In an address to Nigerians in London on July 14, 2002, he directed his sharp mind to the issue of Incumbency as factor in Nigeria’s politics, and what Nigerians should learn from the U.S. He noted that “Incumbency is a two-edged sword. It can be quite raw. It can cut an opponent and it can also cut the holder of the sword. If the holder is a good performer, he can use the relevant performance as a sword of incumbency. But if he is a bad performer, that same sword can cut him, even to pieces. In the contemporary Nigerian setting, it all seems that incumbency will hurt many of its holders, due to dubious performances. Remember that George Bush, Snr, was an incumbent President of the United States when Bill Clinton defeated him. Bush led the US to fight and defeat Saddam Hussein and Iraq in 1990 but the American thought he did not perform at home. They turned out to be right in that Bill Clinton gave America eight straight years of unprecedented prosperity and peace.”
He continued: “Similarly (at the time) incumbent President Kenneth Kaunda, incumbent President Kerekou and incumbent President Gerald Ford were defeated at one time or the other, when the incumbency sword cut its holders in favour of opponents. When voters are appalled by bad performance and when they are vigilant, watch out for change. Moreover, change is the only thing that does not change. Every thing else is subject to change. No one, no class, no nation can stop the mind of change from blowing when it must and none can halt change itself when it is in real motion.”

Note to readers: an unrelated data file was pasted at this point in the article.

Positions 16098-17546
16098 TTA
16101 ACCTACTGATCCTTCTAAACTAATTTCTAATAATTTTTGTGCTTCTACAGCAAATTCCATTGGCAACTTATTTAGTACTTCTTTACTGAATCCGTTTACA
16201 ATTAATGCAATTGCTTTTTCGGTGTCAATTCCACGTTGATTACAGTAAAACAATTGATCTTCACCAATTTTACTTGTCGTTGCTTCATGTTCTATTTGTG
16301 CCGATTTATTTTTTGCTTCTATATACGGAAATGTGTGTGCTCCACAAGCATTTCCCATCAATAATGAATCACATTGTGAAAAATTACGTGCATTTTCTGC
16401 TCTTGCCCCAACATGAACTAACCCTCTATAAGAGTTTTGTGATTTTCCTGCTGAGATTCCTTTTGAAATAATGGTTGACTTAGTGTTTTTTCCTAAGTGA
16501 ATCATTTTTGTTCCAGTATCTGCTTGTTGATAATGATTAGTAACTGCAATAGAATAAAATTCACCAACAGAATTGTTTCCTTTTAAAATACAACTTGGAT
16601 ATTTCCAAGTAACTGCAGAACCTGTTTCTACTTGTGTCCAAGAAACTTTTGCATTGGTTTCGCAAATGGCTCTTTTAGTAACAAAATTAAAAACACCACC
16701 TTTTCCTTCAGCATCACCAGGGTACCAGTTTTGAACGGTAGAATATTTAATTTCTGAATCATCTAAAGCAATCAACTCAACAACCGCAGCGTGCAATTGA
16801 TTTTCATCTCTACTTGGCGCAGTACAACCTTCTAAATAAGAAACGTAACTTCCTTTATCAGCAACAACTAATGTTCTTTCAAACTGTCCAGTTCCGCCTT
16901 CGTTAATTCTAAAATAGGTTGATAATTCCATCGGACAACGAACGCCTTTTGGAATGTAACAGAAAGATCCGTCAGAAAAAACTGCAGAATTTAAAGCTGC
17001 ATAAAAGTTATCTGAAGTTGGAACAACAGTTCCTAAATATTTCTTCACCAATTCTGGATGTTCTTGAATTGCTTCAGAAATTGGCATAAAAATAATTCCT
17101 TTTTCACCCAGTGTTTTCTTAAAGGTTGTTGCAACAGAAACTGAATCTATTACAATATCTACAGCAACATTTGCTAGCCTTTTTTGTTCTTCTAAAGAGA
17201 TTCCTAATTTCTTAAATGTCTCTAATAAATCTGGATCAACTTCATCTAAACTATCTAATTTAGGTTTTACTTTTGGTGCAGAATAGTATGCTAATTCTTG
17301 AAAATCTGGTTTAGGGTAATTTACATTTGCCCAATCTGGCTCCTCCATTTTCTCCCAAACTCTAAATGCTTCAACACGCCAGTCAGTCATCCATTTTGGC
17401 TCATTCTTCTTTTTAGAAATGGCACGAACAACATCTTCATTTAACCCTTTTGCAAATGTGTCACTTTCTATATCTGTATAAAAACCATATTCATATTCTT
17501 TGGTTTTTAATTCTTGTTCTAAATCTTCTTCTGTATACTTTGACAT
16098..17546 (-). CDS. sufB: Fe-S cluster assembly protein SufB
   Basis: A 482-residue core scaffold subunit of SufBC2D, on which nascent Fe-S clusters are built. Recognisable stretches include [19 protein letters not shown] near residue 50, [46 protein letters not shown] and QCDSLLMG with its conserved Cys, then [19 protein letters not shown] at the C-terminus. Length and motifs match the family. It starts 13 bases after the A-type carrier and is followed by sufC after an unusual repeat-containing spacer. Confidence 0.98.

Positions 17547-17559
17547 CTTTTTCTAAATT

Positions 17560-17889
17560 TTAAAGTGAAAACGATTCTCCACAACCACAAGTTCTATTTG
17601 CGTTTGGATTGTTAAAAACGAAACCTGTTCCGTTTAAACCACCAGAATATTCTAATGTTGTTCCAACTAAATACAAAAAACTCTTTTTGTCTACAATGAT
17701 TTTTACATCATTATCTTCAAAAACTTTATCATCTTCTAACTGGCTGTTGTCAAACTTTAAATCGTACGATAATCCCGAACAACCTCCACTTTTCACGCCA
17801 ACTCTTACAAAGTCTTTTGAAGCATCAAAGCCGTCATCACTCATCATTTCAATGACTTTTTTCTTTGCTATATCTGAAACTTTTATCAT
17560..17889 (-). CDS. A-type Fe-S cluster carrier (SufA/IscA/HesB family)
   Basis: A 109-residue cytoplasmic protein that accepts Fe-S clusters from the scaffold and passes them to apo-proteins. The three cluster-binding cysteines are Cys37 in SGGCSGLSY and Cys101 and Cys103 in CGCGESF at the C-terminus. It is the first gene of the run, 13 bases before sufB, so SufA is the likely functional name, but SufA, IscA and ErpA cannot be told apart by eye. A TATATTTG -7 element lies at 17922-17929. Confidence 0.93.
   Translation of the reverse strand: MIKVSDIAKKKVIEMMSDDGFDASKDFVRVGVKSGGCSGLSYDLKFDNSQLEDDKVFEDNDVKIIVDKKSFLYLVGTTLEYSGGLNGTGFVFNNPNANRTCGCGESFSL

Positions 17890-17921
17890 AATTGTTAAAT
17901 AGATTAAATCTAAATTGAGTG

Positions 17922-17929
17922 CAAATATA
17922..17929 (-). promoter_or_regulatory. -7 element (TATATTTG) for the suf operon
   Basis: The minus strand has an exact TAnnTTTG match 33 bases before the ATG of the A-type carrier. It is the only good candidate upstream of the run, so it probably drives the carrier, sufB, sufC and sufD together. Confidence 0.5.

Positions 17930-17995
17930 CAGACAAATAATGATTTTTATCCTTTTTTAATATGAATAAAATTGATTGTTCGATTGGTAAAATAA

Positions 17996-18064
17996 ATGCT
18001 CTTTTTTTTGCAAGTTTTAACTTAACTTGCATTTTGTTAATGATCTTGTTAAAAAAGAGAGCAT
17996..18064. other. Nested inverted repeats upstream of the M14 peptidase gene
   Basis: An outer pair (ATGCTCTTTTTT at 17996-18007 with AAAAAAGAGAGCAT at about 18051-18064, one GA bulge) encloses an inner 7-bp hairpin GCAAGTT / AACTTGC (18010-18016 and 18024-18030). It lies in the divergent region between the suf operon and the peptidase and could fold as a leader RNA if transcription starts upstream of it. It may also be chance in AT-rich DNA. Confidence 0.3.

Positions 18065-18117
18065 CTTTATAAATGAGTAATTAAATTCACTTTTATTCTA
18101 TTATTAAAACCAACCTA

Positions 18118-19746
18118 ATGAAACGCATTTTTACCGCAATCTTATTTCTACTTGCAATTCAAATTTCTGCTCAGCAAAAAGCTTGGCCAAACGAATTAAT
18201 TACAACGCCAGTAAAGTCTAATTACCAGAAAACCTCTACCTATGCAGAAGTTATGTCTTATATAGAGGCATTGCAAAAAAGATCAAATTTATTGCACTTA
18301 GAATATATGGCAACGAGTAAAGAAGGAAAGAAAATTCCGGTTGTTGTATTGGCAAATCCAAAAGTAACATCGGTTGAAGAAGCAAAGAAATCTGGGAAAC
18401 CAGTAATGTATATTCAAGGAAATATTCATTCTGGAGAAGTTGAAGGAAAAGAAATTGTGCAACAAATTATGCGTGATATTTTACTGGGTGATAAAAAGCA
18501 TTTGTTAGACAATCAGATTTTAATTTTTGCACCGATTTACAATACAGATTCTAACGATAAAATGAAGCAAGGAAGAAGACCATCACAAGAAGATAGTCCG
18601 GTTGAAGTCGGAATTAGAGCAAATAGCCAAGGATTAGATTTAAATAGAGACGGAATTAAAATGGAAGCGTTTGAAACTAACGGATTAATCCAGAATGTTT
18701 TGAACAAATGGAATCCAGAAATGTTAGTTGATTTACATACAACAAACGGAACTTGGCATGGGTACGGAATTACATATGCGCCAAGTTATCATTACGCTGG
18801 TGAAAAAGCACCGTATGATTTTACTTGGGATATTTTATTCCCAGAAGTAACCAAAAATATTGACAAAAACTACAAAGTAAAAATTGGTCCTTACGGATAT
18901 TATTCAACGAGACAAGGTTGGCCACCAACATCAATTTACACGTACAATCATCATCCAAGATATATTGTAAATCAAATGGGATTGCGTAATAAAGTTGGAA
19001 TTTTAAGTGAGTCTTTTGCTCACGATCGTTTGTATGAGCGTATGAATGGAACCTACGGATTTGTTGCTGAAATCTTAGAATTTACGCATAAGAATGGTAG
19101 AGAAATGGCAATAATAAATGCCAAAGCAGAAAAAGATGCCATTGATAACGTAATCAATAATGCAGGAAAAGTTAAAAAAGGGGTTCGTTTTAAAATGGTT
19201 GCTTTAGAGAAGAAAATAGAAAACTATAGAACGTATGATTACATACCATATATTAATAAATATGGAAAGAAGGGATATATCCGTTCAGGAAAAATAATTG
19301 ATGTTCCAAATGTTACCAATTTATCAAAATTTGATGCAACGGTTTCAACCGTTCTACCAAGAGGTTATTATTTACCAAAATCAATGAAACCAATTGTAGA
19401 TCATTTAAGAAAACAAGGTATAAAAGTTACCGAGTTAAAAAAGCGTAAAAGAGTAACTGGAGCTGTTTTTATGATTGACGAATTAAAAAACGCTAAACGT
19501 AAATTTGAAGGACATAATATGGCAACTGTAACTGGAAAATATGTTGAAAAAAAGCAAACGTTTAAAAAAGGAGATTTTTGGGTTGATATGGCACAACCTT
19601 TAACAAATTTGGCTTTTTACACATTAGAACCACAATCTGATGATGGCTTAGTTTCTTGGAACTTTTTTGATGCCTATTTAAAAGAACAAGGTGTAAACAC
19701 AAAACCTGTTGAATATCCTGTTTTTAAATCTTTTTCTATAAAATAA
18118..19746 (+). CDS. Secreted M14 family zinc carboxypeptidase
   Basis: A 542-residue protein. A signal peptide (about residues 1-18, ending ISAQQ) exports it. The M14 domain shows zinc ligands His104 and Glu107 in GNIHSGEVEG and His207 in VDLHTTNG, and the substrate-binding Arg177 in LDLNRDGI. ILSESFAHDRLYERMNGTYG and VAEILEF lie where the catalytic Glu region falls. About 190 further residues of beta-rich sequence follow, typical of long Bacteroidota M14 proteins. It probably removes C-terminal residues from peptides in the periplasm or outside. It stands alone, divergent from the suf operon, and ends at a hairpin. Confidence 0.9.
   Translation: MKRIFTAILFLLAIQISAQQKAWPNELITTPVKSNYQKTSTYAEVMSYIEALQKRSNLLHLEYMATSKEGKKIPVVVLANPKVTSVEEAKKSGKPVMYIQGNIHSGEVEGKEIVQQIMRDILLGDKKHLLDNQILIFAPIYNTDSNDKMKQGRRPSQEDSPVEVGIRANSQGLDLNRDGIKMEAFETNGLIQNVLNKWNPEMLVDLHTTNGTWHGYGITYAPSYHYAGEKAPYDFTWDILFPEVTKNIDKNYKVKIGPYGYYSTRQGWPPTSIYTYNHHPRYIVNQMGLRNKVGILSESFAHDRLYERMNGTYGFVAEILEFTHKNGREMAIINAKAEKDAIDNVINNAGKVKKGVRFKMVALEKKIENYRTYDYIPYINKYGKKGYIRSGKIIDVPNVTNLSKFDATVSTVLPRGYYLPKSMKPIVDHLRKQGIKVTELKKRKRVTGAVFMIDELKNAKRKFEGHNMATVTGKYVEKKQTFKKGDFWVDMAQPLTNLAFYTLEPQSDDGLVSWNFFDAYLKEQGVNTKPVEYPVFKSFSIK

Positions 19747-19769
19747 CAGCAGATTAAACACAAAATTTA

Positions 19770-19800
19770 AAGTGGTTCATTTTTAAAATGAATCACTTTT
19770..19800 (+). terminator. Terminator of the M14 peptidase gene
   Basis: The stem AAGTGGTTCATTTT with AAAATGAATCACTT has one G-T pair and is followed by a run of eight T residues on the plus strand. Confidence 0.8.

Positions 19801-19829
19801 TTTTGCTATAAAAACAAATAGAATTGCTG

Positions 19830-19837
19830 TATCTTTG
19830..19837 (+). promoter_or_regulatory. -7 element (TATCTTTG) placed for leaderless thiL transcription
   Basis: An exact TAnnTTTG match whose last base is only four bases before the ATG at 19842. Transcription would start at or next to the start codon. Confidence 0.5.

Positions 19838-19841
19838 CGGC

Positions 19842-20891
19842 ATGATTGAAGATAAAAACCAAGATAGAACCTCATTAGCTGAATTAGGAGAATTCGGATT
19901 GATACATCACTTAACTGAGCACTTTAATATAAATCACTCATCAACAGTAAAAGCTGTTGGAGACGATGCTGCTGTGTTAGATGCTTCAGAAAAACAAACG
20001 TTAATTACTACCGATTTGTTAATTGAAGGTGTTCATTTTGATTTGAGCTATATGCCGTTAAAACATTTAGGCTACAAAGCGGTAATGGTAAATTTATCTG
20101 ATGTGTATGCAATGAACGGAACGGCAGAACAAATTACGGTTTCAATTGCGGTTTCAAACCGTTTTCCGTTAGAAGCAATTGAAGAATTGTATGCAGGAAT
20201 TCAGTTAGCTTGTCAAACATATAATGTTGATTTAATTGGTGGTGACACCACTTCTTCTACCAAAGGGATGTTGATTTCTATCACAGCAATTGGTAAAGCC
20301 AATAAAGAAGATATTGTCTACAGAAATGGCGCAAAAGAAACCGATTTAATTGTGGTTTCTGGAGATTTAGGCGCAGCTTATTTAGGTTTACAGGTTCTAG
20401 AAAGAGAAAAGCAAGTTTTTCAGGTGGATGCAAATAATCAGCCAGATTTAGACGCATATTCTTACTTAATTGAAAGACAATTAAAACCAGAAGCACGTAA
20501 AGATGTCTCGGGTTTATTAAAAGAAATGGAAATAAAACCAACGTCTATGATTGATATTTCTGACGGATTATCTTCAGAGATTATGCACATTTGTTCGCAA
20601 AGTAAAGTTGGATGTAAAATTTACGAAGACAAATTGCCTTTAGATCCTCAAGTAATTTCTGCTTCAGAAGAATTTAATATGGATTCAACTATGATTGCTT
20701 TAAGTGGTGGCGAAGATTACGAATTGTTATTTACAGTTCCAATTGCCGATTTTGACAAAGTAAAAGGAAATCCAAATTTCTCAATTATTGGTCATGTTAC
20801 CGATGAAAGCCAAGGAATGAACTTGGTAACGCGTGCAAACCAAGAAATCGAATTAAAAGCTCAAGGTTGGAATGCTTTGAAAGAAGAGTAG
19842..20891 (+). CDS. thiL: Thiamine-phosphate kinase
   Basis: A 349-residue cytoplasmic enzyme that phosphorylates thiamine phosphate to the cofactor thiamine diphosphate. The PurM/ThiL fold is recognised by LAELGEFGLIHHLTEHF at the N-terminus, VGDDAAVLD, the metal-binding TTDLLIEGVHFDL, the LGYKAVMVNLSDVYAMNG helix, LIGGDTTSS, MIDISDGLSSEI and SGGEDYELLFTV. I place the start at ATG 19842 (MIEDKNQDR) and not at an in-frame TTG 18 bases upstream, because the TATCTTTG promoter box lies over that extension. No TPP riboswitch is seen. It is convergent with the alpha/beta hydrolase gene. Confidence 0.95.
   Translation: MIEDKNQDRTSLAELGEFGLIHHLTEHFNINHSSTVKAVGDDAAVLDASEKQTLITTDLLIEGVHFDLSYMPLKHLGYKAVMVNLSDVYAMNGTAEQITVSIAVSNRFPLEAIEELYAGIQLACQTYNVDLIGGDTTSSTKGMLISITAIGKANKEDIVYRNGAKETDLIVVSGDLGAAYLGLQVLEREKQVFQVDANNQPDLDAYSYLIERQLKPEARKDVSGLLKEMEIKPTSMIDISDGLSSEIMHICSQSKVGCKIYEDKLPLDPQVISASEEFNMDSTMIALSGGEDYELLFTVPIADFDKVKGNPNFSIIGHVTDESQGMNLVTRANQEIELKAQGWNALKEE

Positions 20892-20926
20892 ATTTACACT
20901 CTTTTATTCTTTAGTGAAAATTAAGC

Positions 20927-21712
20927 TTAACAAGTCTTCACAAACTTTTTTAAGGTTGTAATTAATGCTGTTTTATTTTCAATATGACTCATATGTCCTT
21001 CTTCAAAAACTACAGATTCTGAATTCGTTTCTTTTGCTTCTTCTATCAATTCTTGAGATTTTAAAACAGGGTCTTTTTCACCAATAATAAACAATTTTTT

With an erudite mind and powerful political connections, Okadigbo achieved most of his ambitions. But he could have even been more with just a little more discipline.
Fact is: like or hate him, you cannot ignore Chuba Okadigbo and his imprints on the sands of Nigeria’s politics. Thank you!
Chido Nwangwu, Publisher of USAfrica (Houston)
Finally, I offer you the gift of the wise words of my Aro elders: Oyi of Oyi, Ikenga Iguedo, may your lineage endure!!
•Dr. Chido Nwangwu, author of the forthcoming 2013 book titled ‘Mandela & Achebe: Footprints of Greatness’ www.MandelaAchebeChido.com, is the Founder & Publisher of Houston-based USAfrica multimedia networks since 1993, first African-owned, U.S-based newspaper published on the internet USAfricaonline.com; CLASSmagazine, AchebeBooks.com, IgboEvents, Nigeria360 and several blogs. He has been profiled by CNN International for his pioneering work on the news and public policy interests of Africans and Americans. Chido, former adviser on Africa business to Houston’s ex-Mayor Dr. Lee Brown, appears as an analyst on CNN, London-based SkyNEWS, NBC, ABC, CBSNews and other platforms. e-mail: Chido247@Gmail.com. Follow Twitter.com/Chido247, Facebook.com/MandelaAchebeChido, Facebook.com/USAfricaChido , Facebook.com/USAfrica247
•• The preceding tribute appeared first at https://usafricaonline.com/chubaokadigbo.chido2003.html
A thumbnail biography of Okadigbo’s and some of his thoughts will include, the following:
Birth: December 17, 1941
Married to Margery Okadigbo (they have children and he has other kids before then)